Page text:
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Carbon monoxide represents a key feedstock in the petrochemical industry, which is mainly produced by the partial oxidation of carbon-containing com pounds, appearing in the mixtures including hydrogen, carbon dioxide, nitrogen and hydrocarbons. The application of carbon monoxide in industrial must be in sufficient purity, so the separation carbon monoxide from the mixed gaseous before any further applications is necessary and important. The current industrial route towards carbon monoxide purification involves a combination of cryogenic distillation, acid gas removal and dehydration (as shown in Fig.1). But these methods associated high-energy consumption and/or poor stability of the absorption solvents remain key barriers in large-scale deployment. By contrast, a more energy-economic carbon monoxide purification at ambient temperature can be attained with the assistance of MOFs adsorbents, which has become the mainstream direction.
Fig. 1 Schematic of carbon monoxide process and purification steps.
(The colour code distinguishes between chemicals to be recovered and used (in green) and impurities (red))
After separation and purification, carbon monoxide as a key material can be used in numerous large-scale industrial processes for synthesis of higher value compounds. The above industrial processes emphasize further the requirement for large-scale carbon monoxide separation and purification in industry.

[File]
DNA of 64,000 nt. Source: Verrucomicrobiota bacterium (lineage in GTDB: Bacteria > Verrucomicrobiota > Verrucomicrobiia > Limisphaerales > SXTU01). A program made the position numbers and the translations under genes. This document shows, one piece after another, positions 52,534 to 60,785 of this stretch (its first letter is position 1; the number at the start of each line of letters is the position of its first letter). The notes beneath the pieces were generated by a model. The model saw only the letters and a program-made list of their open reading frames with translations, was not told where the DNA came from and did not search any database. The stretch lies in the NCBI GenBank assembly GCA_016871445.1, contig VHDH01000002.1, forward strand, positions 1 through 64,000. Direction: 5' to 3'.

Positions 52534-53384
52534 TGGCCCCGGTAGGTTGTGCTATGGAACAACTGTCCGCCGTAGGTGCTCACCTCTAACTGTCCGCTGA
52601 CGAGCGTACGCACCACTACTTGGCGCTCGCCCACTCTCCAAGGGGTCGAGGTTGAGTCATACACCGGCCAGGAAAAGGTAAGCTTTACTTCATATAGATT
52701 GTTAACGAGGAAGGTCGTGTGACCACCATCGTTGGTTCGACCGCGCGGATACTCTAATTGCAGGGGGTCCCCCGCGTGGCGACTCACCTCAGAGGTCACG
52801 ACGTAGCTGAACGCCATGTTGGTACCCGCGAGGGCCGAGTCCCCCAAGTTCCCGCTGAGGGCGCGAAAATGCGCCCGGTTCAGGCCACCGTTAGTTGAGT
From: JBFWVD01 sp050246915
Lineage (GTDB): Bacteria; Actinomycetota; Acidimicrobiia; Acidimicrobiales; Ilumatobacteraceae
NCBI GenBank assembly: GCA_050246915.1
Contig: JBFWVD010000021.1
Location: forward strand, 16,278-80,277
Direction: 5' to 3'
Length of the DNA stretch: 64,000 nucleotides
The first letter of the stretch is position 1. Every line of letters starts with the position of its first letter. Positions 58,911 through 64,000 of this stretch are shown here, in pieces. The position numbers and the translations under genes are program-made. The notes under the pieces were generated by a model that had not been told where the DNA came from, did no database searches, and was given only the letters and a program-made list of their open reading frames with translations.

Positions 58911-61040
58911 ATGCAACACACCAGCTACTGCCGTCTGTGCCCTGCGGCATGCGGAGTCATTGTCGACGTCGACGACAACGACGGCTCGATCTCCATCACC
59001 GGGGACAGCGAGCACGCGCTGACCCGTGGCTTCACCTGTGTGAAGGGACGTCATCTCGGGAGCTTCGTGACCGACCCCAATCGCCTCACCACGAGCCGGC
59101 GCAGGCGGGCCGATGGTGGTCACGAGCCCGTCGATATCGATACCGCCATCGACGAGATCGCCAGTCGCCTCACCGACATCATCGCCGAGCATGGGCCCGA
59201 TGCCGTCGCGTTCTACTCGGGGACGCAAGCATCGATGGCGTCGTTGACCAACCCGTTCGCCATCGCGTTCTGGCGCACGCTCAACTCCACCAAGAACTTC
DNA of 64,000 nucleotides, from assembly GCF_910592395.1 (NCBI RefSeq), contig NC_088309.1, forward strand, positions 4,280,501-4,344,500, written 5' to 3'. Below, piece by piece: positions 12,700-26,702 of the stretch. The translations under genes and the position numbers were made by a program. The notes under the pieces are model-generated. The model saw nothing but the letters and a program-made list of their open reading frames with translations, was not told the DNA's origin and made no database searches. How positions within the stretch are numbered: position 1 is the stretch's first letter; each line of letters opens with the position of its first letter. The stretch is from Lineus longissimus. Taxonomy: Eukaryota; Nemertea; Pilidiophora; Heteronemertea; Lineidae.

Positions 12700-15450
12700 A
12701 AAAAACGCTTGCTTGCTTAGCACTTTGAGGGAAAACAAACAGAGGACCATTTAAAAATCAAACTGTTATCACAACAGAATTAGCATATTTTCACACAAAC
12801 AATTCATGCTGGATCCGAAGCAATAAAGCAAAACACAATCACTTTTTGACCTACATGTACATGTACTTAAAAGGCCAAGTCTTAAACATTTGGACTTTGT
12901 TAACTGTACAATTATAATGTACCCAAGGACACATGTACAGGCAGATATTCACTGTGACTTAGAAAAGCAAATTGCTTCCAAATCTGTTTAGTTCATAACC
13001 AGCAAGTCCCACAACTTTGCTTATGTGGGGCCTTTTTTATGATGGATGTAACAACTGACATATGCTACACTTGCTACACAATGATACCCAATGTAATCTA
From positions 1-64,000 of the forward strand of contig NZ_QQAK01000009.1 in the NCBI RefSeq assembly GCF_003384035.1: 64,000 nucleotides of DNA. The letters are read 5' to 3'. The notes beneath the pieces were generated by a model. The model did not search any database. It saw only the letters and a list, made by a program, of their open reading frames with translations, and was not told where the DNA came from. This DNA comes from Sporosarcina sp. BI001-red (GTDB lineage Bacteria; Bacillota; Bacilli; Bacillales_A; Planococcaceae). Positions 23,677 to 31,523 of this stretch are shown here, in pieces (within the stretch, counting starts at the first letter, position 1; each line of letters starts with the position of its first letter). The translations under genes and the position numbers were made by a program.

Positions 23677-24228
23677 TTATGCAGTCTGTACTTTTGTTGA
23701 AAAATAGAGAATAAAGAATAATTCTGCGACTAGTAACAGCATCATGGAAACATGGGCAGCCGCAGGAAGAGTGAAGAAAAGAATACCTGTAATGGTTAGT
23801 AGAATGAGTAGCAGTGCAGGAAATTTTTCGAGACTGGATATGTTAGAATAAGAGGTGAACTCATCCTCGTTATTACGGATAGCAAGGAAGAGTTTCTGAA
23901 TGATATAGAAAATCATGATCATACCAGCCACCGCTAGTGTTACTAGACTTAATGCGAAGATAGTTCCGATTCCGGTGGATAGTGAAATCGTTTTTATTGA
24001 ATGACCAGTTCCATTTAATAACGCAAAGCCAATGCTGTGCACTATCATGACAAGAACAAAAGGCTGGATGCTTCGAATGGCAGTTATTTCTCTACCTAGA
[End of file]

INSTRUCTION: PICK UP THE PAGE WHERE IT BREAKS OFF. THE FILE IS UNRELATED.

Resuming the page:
The molecular size and properties of carbon monoxide make it very challenging to separate from other small gas molecules such as N2, CO2, H2, and CH4. The versatile nature of MOFs allows maximisation of carbon monoxide uptake by manipulating the carbon monoxide-metal interactions through appropriately choosing metal nodes having the strongest binding, and then combination of virtue of some unique structural features of MOFs, relevant separations can be realized easily. For example, Sato et al. reported a soft nanoporous MOF, [Cu(aip)(H2O)] (aip = 5-azidoisophthalate), for CO/N2 separation. [Cu(aip)(H2O)] can undergo a global structural transformation during the binding interaction of carbon monoxide with open Cu2+ sites, which collaboratively enables the implementation of effective selective carbon monoxide capture from N2.
The carbon monoxide separation mechanism occurring by MOFs mainly depend on the selective adsorption of MOFs towards to carbon monoxide, and then separating carbon monoxide from gaseous mixture. Adsorption can be classified depending on the strength of the surface interactions into physisorption and chemisorption, in which the physisorption occurred in sites of MOFs linkers and the chemisorption occurred in unsaturated metal sites of the MOFs (as shown in Fig.2). In addition, another separation mechanism is size exclusion, according to the carbon monoxide molecules to be similar to the pore sizes of the MOFs, and then separating and purifying carbon monoxide from other small molecules (as shown in Fig.3).
Fig.2 (A) CO-metal interactions (chemisorption); (B) surface interactions through ligand functional groups(physisorption)
Fig.3 The scheme of size exclusion separation mechanism
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